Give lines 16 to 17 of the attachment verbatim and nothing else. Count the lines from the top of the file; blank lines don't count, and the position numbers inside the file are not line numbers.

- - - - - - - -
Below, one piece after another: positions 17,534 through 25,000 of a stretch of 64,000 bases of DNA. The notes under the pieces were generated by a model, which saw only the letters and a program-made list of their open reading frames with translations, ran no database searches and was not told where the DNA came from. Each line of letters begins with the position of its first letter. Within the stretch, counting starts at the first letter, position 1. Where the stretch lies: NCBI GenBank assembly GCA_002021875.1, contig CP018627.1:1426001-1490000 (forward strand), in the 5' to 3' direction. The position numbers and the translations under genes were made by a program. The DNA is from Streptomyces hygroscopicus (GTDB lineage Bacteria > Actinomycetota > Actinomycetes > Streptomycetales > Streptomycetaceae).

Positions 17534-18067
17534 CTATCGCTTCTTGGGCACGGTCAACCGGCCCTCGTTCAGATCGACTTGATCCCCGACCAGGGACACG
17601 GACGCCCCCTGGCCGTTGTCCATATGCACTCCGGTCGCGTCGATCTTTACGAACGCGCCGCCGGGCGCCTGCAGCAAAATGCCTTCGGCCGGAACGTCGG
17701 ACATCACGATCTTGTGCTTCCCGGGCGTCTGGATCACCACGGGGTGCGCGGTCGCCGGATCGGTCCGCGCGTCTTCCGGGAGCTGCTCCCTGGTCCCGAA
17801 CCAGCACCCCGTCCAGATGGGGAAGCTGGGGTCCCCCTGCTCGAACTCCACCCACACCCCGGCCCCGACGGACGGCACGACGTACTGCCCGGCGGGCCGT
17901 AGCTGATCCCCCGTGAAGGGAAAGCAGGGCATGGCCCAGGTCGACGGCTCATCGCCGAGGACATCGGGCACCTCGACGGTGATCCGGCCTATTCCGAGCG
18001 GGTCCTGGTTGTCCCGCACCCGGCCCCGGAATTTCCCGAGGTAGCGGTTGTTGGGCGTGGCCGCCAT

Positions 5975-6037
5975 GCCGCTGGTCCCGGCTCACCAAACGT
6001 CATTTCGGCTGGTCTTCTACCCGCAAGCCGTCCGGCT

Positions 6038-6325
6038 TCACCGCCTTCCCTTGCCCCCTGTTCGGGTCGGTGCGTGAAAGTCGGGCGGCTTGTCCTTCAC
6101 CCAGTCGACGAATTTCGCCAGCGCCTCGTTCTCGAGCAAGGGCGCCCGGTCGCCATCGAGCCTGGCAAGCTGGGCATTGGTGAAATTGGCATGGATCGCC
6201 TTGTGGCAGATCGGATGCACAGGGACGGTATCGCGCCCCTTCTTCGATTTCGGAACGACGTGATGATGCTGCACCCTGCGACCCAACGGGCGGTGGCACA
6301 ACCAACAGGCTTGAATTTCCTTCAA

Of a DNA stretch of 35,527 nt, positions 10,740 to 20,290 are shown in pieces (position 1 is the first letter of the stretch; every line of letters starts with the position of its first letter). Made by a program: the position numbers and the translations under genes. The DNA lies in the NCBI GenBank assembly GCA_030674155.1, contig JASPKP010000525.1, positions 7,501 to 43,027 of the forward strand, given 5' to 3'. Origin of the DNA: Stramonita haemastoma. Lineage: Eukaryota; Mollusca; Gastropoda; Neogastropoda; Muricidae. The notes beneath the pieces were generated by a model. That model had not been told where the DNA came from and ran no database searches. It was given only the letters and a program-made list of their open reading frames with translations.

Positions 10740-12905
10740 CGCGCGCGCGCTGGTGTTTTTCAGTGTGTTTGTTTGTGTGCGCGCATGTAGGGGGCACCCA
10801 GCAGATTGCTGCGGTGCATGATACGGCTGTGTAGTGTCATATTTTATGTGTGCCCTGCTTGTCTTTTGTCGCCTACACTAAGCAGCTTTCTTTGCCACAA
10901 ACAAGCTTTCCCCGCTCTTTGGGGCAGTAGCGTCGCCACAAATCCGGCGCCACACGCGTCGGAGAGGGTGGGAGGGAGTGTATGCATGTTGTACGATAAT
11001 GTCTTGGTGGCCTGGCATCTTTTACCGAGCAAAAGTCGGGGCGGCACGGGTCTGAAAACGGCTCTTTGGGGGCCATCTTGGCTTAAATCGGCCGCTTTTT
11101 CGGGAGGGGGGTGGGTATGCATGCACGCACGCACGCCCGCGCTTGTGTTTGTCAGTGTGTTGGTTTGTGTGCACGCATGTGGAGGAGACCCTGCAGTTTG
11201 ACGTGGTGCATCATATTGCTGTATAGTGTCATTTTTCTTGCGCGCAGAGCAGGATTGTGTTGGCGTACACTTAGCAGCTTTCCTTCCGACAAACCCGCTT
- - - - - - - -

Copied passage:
6301 ACCAACAGGCTTGAATTTCCTTCAA

Of a DNA stretch of 35,527 nt, positions 10,740 to 20,290 are shown in pieces (position 1 is the first letter of the stretch; every line of letters starts with the position of its first letter). Made by a program: the position numbers and the translations under genes. The DNA lies in the NCBI GenBank assembly GCA_030674155.1, contig JASPKP010000525.1, positions 7,501 to 43,027 of the forward strand, given 5' to 3'. Origin of the DNA: Stramonita haemastoma. Lineage: Eukaryota; Mollusca; Gastropoda; Neogastropoda; Muricidae. The notes beneath the pieces were generated by a model. That model had not been told where the DNA came from and ran no database searches. It was given only the letters and a program-made list of their open reading frames with translations.